Jimmie Foxx, John ‘Double X’ Bennett Show Value of Baseball Family Autographs

An overlooked HOFer.
A great article
appeared on
http://www.factoidz.com/.

Every signature has a story.

Sadly, these histories have devolved into:

1. How and where I got it.
2. What I paid.
3. What it’s worth today.

The lack of a good #3 answer stops some collectors from exploring a great sector of the hobby: baseball family members.

Collector/historian John Bennett is a veteran school teacher. Additionally, he’s a superstar presence with the screen name “Double X” on the http://www.sportscollectors.net/ forum. The milestone moment when he reached his 15,000th autograph by mail is preserved as one of the forum “sticky” posts.
Was that old news? Well, John had racked up more than a 1,000 signatures before joining the SCN community!

If someone has an autograph history question on the forum, “Double X” buzzes in like a JEOPARDY champion. John chose his nickname to honor Hall of Famer Jimmie Foxx, after striking up a correspondence with Foxx’s daughter.

Where did the idea first arrive for John to write to famous family members of baseball legends. He says:

“Hi Tom- originally with the ttm sends, I was trying not so much to get autographs as to do research. As part of a project I had several of my students write to the surviving relatives of Hall of Famers to ask them about their famous fathers.

The students received memorable replies from Nanci Foxx, John Hooper, Walter Johnson’s daughter Carolyn Thomas, and a shorter reply from Dick Sisler, whom I learned later was gravely ill at the time and who died a couple of years later. The Foxx, Hooper, and Johnson replies were so good that they were put in their respective files at the Hall of Fame for the use of future researchers.

I have written to the children of some Hall of Famers first to have them sign HOF postcards and later to sign FDC when the baseball stamps came out about a dozen years ago. I’ll have to go to the binder to check, but in addition to the above I know I had replies from Josh Gibson Jr and Eddie Collins Jr.

While working on the Podres book I found Johnny’s wife Joanie to be extremely helpful, and I also got a surprise call from Joan Hodges when she heard we were working on the book.”

I was grateful that John pointed out the knowledge of Mrs. Podres and Mrs. Gil Hodges. Baseball spouses have heard all the stories. They kept the scrapbooks and knew which reporters told true tales. More team alumni associations are popping up yearly. I’d hope they’d forward mail, as does the Hall of Fame.

Also, it’s a chance to applaud the biography John and his family collaborated on with Podres. It’s a great tale from an overlooked Dodgers gladiator. John floated the hint that he’s considering releasing the title on kindle. Petition the author here!

For more from the daughter of Hall of Famer Foxx, enjoy this 2006 article from Gordon Edes comparing “Big Papi” to “The Beast.” Read closely, and you’ll see one talented collector/researcher quoted.

Coming Thursday: Pitcher Bud Byerly teaches me a lesson.

Manager Gene Mauch, Pitcher Johnny Podres Fondly Recalled By Hurler Dennis Bennett

Love this 1964 Topps. The more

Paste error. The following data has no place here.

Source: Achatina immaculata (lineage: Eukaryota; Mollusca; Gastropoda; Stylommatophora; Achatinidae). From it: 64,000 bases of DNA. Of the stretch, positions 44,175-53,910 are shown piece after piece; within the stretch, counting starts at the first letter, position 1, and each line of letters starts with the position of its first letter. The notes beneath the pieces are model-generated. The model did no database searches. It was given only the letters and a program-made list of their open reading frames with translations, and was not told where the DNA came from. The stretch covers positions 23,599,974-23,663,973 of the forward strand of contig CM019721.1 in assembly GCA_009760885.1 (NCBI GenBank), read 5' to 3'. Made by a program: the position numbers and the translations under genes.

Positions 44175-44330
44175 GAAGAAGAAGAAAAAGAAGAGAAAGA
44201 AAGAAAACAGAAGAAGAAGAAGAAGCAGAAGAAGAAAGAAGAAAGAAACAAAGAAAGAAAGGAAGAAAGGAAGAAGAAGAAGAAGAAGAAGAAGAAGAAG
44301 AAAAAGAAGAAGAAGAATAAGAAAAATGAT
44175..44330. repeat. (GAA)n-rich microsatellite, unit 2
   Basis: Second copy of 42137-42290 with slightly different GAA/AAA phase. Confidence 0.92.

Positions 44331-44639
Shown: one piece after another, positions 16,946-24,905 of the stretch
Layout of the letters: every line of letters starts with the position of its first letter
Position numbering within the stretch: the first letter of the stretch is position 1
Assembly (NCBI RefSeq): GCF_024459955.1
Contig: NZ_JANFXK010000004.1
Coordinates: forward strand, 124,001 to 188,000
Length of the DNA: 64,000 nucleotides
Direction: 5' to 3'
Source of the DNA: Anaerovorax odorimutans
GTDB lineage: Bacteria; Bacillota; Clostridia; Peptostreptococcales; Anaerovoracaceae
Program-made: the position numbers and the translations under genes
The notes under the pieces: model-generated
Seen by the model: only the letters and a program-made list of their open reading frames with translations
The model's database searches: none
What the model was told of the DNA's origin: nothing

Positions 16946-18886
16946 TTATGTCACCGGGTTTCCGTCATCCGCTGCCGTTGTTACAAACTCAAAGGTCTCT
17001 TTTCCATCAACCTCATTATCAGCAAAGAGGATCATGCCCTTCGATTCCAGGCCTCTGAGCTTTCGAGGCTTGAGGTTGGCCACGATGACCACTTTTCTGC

you stare at it, the longer
Bennett’s arm’s grow. They
don’t call it “the stretch”
for nothing!

Pitcher Dennis Bennett sent me two pages of memories. Yesterday, I shared his regret. Today, here’s the happy highlights.

Bennett slugged four homers in his career…not bad for any pitcher. His favorite came on Sept. 28, 1963 at Dodger Stadium. The dinger was one of three hits by the hurler. (Thanks to http://www.retrosheet.org/ for the coverage.) Bennett’s top memory?

“Off of Johnny Podres of the Dodgers. He was a friend of mine. He bought the beer all night.”

In his previous entry, Bennett referred to the off-season car wreck which slammed the door on his progress. What were the happiest memories from winter ball?

“Winning the pennant in Ponce in 1969. All the nice people and friends I made there. Married one. But met her in Boston.”

Arguably, Bennett’s best year might have been his 12-win campaign with the 1964 Phillies. Did he fault skipper Gene Mauch’s leadership in failing to claim the pennant?

“Gene was a great manager and deserved to be in the Hall of Fame. He was a great baseball man.”

Todd Newville did an all-star job profiling Bennett for his website, Baseball Todd’s Dugout.

Coming Wednesday: Considering the autographs of baseball relatives with “Double X,” one of the hobby’s top hobbyists.

Pitcher Dennis Bennett Ponders The Past

Bennett maintains that trademark
autograph, showcased by a
reverse slant much like
Willie Stargell’s.

Pitcher Dennis Bennett never got a do-over.

He was a key hurler for the 1964 Phillies, winning 12 games for the team who seemed destined for a pennant until the last weeks of the season.

He summed up his career with great emotion, writing:

“Just being in the Big Leagues was my biggest thrill. Seeing and playing with the greatest players in the world.


My career was cut short by a car wreck. But I made the most out of a bad deal. With today’s technology, I would probably still be pitching.


I was one of the young and coming star(s) of the year.


It’s hard to say where I might have ended my career without getting hurt. They said I had the makings of a superstar. Oh, well. At least I got to play the game I loved for 17 years.


It could of been.


Dennis Bennett”

Read more about Bennett’s roller-coaster career ride in the fine SABR biography written by Mark Amour.

Coming Tuesday: In part 2, Bennett shares fond memories of Johnny Podres and Gene Mauch.

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